and the following July ('06).  Both times I was told the same thing. That I had some smaller blockages, and the doctors told me they would treat this with meds. I still believe the stents are the cause of my heart attacks and the coronary artery spasms.  After last year's trip to the hospital (April '10) I was told I had a new blockage that was 50% - 60%, and again I was told they would treat this with meds.  If this one becomes troublesome I will need bypass.  But here's the thing........it was determined I did not have a heart attack.  The chest pains were actually vasospasms. Hmmmmm What do you think?Thanks, Ally
Helpful - 0
976897 tn?1379167602
Vasospasms are in effect going to give the same symptoms as a heart attack if severe enough. I read somewhere that a vasospasm can constrict an artery anywhere between 5-99% which is a huge range. It also depends on how fast the spasms are and in relation to the heart beating. If you have very fast vigorous spasms of 99%, then I can imagine the pain would be very bad indeed. If at the other end of the scale, 5%, I have no idea what you would feel but I doubt if any pain would exist. So a vasospasm can do the same thing as a heart attack, severely affect the flow of blood. I did also read that vasospasm can kill in very severe cases.
Helpful - 0
Avatar universal
Heart Attack = Myocardial Infarction

From Wikipedia:
"In medicine, an infarction is the formation of an infarct, that is, an area of tissue death (necrosis) due to a local lack of oxygen caused by obstruction of the tissue's blood supply."

Therefore if there is not necrosis there is not heart attack.

Jesus
Helpful - 0
237039 tn?1264258057
Wow, Ed.  I wasn't aware of all of that. Now I am worried. Before I thought of it as nothing more than a symptom, but now I think I need to ask more questions about this.  The nitro does work every time though.  I do have them quite often.  The ones that wake me from a dead sleep are really bad.  I have had osme that were so bad that I hurt in my back and all the way up to my cheek bones. Man!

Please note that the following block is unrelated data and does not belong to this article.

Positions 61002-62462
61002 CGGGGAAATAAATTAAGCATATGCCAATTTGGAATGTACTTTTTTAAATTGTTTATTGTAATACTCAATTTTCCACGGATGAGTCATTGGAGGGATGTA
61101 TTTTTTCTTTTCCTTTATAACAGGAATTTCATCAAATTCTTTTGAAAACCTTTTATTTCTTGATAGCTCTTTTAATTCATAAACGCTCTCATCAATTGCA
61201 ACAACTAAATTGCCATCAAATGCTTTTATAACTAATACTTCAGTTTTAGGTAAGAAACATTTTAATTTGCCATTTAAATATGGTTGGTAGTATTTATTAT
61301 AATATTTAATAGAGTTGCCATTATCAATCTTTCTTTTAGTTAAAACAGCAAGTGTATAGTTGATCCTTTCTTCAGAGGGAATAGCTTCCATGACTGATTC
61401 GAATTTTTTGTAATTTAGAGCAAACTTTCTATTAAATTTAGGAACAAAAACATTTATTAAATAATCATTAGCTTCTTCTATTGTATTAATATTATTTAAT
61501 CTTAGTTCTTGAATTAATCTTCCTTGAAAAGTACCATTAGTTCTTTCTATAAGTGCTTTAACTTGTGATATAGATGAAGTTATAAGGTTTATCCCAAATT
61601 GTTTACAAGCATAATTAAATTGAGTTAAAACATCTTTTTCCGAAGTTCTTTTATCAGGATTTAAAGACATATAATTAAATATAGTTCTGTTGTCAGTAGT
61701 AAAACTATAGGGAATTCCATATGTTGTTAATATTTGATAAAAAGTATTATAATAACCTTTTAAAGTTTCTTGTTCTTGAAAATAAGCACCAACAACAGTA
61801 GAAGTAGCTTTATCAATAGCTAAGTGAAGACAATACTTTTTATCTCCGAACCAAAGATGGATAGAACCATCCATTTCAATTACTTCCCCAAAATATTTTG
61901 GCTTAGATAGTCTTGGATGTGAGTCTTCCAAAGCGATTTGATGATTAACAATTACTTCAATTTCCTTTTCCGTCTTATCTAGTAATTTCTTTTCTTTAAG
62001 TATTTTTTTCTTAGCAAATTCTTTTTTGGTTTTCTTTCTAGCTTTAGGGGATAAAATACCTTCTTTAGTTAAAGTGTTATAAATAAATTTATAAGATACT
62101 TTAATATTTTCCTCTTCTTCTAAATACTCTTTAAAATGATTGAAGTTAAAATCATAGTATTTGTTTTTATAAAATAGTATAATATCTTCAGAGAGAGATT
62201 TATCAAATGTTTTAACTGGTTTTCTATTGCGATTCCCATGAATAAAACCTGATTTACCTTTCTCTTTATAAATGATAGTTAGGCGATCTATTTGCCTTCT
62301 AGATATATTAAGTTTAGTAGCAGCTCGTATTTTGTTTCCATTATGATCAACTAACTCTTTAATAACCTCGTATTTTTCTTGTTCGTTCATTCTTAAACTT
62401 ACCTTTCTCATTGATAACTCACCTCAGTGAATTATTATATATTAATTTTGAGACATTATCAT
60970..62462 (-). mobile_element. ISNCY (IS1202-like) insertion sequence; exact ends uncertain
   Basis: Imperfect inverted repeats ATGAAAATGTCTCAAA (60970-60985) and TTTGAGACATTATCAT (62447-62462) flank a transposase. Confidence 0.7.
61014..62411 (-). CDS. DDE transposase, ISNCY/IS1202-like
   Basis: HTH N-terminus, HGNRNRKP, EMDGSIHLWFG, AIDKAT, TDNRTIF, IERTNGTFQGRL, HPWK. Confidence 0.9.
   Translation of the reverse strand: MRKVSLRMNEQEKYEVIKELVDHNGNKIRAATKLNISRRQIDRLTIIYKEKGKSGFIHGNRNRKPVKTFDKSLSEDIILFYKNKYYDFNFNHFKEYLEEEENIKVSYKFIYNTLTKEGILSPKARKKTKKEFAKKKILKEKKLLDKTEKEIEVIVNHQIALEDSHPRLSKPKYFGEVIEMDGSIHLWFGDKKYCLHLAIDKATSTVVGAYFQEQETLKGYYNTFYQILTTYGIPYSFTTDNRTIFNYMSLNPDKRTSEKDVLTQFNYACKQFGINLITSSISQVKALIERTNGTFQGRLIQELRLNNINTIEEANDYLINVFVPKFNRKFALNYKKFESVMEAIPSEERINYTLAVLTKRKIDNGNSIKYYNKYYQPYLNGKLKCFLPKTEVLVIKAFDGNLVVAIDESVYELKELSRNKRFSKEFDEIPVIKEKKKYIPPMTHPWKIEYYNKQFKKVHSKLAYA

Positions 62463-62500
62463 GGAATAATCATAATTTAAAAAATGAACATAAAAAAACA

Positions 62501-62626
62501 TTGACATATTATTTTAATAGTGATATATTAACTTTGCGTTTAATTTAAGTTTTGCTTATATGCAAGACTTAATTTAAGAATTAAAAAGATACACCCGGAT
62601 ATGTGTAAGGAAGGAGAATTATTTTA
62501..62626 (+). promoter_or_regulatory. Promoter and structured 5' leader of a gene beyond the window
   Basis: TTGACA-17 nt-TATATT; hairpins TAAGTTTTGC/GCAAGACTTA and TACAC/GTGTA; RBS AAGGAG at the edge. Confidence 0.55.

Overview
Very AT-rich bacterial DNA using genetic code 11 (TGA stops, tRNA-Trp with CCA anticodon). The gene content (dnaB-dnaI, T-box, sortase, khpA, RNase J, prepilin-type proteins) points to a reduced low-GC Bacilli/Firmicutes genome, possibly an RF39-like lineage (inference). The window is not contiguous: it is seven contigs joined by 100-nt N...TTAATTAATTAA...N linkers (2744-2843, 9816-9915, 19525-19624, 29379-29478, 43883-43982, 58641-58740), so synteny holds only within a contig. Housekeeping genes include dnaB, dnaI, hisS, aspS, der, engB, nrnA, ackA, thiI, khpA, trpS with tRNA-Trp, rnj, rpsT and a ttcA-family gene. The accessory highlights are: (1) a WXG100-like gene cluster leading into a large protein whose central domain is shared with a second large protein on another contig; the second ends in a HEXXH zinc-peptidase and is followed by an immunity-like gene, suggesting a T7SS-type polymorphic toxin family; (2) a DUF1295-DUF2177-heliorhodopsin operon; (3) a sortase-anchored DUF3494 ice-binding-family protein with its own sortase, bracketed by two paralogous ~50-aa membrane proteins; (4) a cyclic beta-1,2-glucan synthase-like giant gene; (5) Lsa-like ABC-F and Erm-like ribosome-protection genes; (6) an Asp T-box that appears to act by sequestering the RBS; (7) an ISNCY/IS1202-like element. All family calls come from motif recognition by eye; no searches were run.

Helpful - 0
976897 tn?1379167602
I would have to assume yours are not the severe type because you are thankfully here to type on the forum :) I wouldn't worry about it because anxiety may be a trigger for them.
Helpful - 0
Have an Answer?

You are reading content posted in the Heart Disease Community

Top Heart Disease Answerers
159619 tn?1538180937
Salt Lake City, UT
11548417 tn?1506080564
Netherlands
Learn About Top Answerers
Didn't find the answer you were looking for?
Ask a question
Popular Resources
Is a low-fat diet really that heart healthy after all? James D. Nicolantonio, PharmD, urges us to reconsider decades-long dietary guidelines.
Can depression and anxiety cause heart disease? Get the facts in this Missouri Medicine report.
Fish oil, folic acid, vitamin C. Find out if these supplements are heart-healthy or overhyped.
Learn what happens before, during and after a heart attack occurs.
What are the pros and cons of taking fish oil for heart health? Find out in this article from Missouri Medicine.
How to lower your heart attack risk.